Current and former Justice Department officials said Tuesday they were stunned and frustrated by Attorney General William P. Barr’s move to loosen internal restrictions on how and when federal prosecutors investigate certain election-fraud cases before the results are certified — and worried that Barr was aiding President Trump’s effort to cast doubt on his defeat.
The blow to morale was felt most acutely in the Justice Department’s criminal division, which is typically a key player in prosecuting election-related offenses and setting department policy in that area, people familiar with the matter said. Like others, they spoke on the condition of anonymity to discuss internal Justice Department deliberations.
Some weeks ago, when Barr had first proposed the move, officials in the criminal division — including political leadership — had pushed back vigorously and thought they had dissuaded the attorney general from taking such a step, the people said. Then, without warning, Barr’s memo hit their email inboxes Monday night.
Within hours, the head of the department’s election-crimes branch, Richard Pilger, told colleagues he was stepping down from that job and taking a lesser position at the department, citing the new guidance, as others privately seethed.
“It’s hard to know yet whether this amounts to something worrisome or whether it’s just pleasing the boss,” said Richard L. Hasen, a law professor at the University of California at Irvine who wrote a book, “Election Meltdown,” about the growing public distrust of election results.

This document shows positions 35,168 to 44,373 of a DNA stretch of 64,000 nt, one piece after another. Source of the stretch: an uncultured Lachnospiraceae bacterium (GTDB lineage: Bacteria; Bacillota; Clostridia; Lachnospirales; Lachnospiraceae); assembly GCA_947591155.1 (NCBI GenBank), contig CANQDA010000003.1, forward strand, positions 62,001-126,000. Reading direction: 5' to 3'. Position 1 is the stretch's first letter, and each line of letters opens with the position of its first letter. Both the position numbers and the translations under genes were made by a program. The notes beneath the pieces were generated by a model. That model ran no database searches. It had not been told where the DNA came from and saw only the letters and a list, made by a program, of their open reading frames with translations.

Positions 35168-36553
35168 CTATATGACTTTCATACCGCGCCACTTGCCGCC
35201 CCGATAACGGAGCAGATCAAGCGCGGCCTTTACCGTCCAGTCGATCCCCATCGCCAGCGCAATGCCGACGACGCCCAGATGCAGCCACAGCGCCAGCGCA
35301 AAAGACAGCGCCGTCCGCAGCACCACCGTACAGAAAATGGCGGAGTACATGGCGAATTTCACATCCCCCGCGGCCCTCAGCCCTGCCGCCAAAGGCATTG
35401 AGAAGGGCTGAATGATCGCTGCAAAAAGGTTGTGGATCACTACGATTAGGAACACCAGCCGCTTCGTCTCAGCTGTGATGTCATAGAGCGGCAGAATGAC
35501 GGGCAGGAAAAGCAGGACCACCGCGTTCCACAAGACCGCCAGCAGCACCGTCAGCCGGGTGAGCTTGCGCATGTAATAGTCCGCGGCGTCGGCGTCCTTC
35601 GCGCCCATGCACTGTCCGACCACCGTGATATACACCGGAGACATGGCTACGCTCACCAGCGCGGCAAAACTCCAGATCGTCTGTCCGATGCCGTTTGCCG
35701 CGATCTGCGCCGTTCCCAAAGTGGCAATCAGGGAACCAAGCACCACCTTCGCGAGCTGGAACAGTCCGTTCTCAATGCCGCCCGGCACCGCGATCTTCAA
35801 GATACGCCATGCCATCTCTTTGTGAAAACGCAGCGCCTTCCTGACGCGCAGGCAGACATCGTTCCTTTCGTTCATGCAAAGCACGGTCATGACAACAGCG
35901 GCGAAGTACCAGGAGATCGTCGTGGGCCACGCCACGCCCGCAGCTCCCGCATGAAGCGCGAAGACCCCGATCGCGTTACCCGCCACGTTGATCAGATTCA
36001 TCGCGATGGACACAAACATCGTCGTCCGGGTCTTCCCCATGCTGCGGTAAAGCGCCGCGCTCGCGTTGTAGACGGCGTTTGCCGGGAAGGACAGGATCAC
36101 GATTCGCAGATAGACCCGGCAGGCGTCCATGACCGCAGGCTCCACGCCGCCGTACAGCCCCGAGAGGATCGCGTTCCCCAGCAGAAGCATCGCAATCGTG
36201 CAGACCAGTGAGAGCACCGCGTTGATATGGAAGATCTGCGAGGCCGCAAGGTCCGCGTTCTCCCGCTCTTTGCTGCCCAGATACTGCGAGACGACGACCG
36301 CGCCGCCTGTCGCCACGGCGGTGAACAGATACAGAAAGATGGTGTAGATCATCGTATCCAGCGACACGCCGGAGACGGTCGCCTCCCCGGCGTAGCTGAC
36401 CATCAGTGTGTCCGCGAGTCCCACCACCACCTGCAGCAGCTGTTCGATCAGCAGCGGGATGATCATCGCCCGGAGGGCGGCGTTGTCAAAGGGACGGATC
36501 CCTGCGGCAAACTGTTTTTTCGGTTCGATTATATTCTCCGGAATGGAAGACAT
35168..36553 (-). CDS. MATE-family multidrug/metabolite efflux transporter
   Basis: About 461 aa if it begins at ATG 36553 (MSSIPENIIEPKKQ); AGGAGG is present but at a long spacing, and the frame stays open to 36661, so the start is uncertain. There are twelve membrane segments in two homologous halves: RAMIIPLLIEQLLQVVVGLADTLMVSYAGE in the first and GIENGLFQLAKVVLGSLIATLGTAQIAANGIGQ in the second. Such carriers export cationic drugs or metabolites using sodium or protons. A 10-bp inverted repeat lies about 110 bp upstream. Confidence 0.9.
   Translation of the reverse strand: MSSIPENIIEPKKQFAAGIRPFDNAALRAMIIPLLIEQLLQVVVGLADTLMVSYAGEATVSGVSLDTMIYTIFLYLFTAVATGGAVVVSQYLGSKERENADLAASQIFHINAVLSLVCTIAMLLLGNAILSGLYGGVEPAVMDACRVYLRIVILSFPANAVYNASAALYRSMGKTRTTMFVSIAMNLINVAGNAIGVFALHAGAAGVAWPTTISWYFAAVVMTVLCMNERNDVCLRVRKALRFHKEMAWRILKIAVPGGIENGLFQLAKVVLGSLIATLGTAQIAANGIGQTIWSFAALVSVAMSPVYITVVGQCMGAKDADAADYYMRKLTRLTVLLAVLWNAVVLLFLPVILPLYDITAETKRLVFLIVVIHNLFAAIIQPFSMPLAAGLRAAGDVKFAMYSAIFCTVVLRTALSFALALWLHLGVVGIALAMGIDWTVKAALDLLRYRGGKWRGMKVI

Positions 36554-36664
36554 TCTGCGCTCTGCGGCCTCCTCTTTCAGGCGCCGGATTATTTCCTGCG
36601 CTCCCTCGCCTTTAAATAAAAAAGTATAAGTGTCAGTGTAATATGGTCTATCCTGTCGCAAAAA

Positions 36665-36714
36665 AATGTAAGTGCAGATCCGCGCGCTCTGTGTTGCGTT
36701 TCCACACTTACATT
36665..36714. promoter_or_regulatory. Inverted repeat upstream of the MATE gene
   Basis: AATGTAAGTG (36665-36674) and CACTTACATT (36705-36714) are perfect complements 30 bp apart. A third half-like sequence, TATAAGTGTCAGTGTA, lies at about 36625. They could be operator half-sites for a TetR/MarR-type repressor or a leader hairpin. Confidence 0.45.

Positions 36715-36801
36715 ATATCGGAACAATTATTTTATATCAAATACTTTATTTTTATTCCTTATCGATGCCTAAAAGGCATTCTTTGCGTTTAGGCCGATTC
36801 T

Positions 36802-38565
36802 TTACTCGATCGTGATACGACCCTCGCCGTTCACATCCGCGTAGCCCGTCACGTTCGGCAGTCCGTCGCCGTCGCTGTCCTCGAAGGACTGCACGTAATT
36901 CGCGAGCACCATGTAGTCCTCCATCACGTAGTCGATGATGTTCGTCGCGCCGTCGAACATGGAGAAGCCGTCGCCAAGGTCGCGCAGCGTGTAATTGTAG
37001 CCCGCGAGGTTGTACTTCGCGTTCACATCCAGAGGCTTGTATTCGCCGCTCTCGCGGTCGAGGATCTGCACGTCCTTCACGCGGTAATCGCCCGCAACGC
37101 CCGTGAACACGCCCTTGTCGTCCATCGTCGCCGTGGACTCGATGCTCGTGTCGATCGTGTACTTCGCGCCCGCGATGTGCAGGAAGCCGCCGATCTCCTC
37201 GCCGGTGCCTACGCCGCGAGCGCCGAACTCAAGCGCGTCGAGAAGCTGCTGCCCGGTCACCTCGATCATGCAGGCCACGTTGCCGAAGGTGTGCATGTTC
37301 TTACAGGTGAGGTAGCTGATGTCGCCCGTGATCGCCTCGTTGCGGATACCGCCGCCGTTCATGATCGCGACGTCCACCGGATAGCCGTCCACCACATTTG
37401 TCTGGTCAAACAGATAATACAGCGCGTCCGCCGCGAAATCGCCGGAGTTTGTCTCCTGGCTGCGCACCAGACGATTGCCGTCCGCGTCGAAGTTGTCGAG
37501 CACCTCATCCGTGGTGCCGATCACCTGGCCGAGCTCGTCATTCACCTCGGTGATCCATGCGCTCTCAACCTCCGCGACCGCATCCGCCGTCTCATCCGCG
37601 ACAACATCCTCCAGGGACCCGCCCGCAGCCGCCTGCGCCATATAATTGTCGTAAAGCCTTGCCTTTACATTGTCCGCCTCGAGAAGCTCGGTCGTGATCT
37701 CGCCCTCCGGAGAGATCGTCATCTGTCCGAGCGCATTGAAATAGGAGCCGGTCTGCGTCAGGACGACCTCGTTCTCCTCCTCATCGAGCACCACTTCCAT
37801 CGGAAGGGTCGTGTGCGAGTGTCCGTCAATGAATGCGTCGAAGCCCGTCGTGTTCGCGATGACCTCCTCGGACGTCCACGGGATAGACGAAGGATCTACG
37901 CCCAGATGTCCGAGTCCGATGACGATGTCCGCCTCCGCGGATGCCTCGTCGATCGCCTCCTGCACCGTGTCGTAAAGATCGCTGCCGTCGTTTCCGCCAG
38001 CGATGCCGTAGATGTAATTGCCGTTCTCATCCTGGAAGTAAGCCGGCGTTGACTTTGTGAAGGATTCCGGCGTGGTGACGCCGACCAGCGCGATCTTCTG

Hasen said that the nuts and bolts of 2020’s election went fairly well, particularly considering the extra complication of a pandemic.
“The real problems came because of the delay in counting the votes,” Hasen said, faulting Republican legislators in some states who did not support early counting, which he said created “space for all kinds of conspiracy theories,” including from the president.
Current Justice Department officials said they were puzzled by what could have motivated Barr’s move. His memo suggested prosecutors could take public steps in cases “if there are clear and apparently-credible allegations of irregularities that, if true, could potentially impact the outcome of a federal election in an individual State.”
But current and former Justice Department officials said they were unaware of any such cases amid the myriad allegations raised by the Trump campaign and the president’s supporters. Even if judges agreed with the campaign, the officials said, the challenges generally did not seem to implicate enough votes to change any results.